Moment of Happiness

We all want to be happy… but what exactly is happiness? What is the exact moment of true happiness?

While watching Pursuit of Happyness recently, I started asking these questions. What led to the thought was that the protagonist was describing certain clinching moments from his life as “this part of my life is called…” Eventually, gloomy moments end with the part in his life which he describes as happiness or being happy. (It is an inspiring story…I enjoy watching it.) He enjoys the moment. He walks out of the building with tears of joy still in his eyes…not able to think of what to do next. But that was all to the moment of happiness…the movie ends with the protagonist walking with his kid while making future plans to secure and build more of this moment of happiness.

Then, what was the actual moment of ‘happyness’ and how long did it last? Can burden of expectations let happiness persist for long? (I wondered.)

Consider this. Announcement is being made that you stood first (or any rank till third) in your class for the academic year. (Remember the moment) You being in a different world – grinning ear to ear. You collect your report card from the principal. And the princi while congratulating would definitely say that it has to be better next year. There ends your happy moment. You come down and mingle; everyone congratulates you with the rejoinder that try to do better next time (if you stood first, it has to be better percentage next time, and if second, strive to top). So, the moment to rejoice is over or f**ked as expectation starts building.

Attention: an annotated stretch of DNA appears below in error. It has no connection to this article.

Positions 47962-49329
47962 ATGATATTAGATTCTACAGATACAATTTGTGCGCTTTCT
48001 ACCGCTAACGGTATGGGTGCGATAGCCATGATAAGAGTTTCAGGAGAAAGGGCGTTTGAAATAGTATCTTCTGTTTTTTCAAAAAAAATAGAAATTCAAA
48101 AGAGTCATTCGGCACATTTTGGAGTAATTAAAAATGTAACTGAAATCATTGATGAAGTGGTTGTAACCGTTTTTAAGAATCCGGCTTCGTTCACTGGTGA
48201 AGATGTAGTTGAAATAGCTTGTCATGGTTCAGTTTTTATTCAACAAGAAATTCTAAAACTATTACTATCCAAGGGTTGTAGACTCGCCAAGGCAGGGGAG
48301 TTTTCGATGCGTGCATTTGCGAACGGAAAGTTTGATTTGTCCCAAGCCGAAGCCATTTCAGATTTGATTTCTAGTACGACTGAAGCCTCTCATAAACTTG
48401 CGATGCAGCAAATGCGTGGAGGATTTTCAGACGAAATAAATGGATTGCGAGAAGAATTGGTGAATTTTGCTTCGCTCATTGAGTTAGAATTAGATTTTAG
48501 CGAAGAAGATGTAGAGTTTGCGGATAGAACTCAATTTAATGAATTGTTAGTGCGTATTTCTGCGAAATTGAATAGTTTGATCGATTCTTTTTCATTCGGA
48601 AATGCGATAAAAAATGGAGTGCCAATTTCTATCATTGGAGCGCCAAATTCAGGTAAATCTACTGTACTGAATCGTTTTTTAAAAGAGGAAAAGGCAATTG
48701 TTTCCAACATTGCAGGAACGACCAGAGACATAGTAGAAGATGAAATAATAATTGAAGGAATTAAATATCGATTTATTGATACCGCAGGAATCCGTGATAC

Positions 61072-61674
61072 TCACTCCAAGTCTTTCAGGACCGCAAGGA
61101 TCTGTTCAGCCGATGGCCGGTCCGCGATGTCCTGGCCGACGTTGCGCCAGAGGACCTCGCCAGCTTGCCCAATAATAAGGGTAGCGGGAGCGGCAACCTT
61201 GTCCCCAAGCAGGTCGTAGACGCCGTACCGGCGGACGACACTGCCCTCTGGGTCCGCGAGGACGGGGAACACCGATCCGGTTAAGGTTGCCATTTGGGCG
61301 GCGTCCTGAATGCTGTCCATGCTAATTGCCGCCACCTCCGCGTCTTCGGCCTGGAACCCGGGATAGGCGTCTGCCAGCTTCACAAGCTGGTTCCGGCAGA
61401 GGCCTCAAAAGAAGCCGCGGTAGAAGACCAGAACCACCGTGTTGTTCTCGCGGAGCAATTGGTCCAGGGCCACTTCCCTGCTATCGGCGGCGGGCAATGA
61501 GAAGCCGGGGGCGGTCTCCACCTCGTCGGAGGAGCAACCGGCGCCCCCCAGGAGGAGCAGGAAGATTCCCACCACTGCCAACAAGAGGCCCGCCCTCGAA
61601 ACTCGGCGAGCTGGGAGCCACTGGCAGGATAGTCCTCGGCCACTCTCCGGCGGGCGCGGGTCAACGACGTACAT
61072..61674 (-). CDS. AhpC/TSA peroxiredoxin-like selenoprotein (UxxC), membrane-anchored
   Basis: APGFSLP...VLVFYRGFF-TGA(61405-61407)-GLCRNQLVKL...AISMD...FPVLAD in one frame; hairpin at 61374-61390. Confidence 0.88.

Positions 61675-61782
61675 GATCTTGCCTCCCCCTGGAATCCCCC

Life is full of imperfections. The perfect moments are rare and brief. It is these moments, which I feel, are the moment of happiness. The state of true happiness is when you realize that you have achieved what you have expected, desired, or striven for. It is that brief moment when you learn that you stood first in class or you have got your dream job or have finally made it to the place you have always wanted to travel to or when your partner pops the question. It is that very moment, and a brief time period following it, when you might have been really happy – without thinking about what happened in the past or what would follow. You just cherish the news that you have achieved what you have been striving for. As the moment passes, expectations start building and your brain (automatically) starts working on ways to fulfil them.

At least that is the case with mere mortals like me. We end up internalising those expectations as our goals. With great human beings, it might be a different story.


About Amrita

Simple Human Being
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